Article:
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Emerging Economy: 26 hours with too many reminders
Posted by Tony on 20th February 2014 at 13:09:35
1. Small is better. The attendance at Steve Else's presentation to the special "public" Emergence Meetup Tuesday evening more than made up in quality anything is might have seemed to lack in quantity. I've been railing against the overuse of Agile methodologies ever since we did just that a decade ago at my last client, but also recognise that what is nowadays dismissed as Waterfall only ever worked for greenfield projects. (That also talks to the #EWfail disaster but lets not go there now.) Steve's presentation of Enterprise Architecture reveals a productive middle ground which successfully scales to "Enterprise" levels when it has buy in from the top. Of course it isn't oversimplified enough for many of those who have kicked their way to the top. But, where the politics of advancement has been a bit more discerning, EA provides a way of maintaining an active evolutionary relationship between organisational purposes and ever-changing external factors. And that facilitates quantifiable deliverables.

2. Wearing my Docklands Science Park hat a bit more publicly than usual, I made the second last of a series of brief presentations to Productivity Commissioners as part of their necessarily rushed inquiry into Automotive Manufacturing in Australia. It wasn't the place to go on about the problems overemphasis on local efficiency can cause for global viability, let alone productivity. But it did give me a chance to at least illustrate that point by focusing on the way our supposedly successful banking and finance system fails to support scaling up of preproduction testing in the way new technologies need on the way to delivering wider benefits, or to failing for reasons that will only be revealed at scale. And I was able to close with a comment for the record about new inner urban freeway construction being no help to automotive nor wider productivity.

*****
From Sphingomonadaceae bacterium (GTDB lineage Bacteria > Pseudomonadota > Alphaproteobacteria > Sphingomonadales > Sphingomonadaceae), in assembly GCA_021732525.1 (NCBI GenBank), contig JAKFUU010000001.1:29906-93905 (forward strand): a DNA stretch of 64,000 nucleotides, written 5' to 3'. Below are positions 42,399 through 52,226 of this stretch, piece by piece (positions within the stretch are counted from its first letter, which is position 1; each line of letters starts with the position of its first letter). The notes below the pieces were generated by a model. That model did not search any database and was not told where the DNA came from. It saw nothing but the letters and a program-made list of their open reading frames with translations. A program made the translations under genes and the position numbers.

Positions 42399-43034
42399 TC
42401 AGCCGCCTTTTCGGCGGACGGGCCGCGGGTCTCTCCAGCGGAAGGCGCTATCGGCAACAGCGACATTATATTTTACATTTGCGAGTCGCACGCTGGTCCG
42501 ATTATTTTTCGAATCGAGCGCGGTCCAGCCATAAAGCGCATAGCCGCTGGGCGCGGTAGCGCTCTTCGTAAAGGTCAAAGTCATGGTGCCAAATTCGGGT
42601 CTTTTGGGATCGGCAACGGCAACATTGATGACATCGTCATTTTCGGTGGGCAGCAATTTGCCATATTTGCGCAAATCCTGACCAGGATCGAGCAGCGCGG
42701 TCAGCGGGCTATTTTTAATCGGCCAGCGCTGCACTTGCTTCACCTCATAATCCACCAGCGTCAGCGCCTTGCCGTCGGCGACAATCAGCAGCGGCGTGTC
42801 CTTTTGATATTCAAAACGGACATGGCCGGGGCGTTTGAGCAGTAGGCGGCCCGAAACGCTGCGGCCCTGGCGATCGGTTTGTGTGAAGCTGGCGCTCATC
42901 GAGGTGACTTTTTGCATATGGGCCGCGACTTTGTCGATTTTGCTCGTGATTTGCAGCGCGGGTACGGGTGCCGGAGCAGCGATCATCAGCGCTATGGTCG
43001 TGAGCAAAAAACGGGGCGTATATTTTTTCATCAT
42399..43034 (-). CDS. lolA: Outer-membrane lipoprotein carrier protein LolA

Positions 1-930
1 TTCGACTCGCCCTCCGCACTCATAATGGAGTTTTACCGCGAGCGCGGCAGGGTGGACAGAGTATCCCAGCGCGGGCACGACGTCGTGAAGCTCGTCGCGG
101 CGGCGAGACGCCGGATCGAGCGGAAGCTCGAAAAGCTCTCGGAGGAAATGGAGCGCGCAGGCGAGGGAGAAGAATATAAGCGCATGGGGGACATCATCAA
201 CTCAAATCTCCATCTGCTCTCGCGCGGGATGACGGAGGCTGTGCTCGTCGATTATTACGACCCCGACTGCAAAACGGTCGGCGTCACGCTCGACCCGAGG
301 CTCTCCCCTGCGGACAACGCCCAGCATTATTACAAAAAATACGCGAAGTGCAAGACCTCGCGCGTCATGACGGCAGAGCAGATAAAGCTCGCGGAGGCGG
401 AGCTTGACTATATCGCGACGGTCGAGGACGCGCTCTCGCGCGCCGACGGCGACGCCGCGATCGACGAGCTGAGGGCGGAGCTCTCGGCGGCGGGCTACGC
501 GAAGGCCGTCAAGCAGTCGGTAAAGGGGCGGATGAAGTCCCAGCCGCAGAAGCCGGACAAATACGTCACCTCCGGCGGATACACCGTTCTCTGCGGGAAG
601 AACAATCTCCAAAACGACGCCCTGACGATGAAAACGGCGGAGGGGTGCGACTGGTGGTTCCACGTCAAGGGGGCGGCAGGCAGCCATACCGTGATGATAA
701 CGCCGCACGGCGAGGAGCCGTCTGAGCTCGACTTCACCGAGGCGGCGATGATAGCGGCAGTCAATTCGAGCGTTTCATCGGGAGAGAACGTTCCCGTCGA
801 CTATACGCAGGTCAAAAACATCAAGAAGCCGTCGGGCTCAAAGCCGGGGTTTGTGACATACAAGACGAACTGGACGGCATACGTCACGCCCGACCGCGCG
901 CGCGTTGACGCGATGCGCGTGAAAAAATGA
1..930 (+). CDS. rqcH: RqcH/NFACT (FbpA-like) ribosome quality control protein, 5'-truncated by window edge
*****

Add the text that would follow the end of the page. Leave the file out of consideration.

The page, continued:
3. Having booked my aged freebie escape to Mt. Gambier before it runs out at the end of the month, it was on to the quarterly meeting of Brimbank's Economic Development and Transport Committee. This I consider to be some of the most productive time I've spent on anything as it brings together a group excited by the same opportunities from complementary perspectives. Again we were appropriately focused on manufacturing industry transition. While manufacturing is big in Brimbank, it is also diverse and less vulnerable to the shocks from auto assembly and other major closures. All levels of government have useful programs in these areas at a lot less cost than the social support that would be necessitated by their failure. It also gave opportunity to fly the flag for incentivising making vacated industrial premises available for incubators. With Regional Rail Link construction peaking, transport also stays very much on the agenda, especially the absence of a rail project pipeline to retain and build on expertise developed for the RRL after decades of worse than stagnation. Building on the Wyndham presentation to Saturday's Metropolitan Transport Forum, we highlighted the West's urgent need for better North-South connections ahead of anything to the faraway East.

Ultimately these involvements very much rest on my choice in 1982 to join Computerworld Australia as a way to learn more of the computing industry to balance what I already knew of the technology and saw as the potential of the online world, only now being internalised more widely. And they rest on being reawakened to public transport in the lead up to the Sydney Olympics. Yet today they have to compete with other overriding interests: what I mostly call Emergence/Systems/Complexity in think space, and the environs of a couple of personal-sized waterways on the ground: Cumbo and the Creek.

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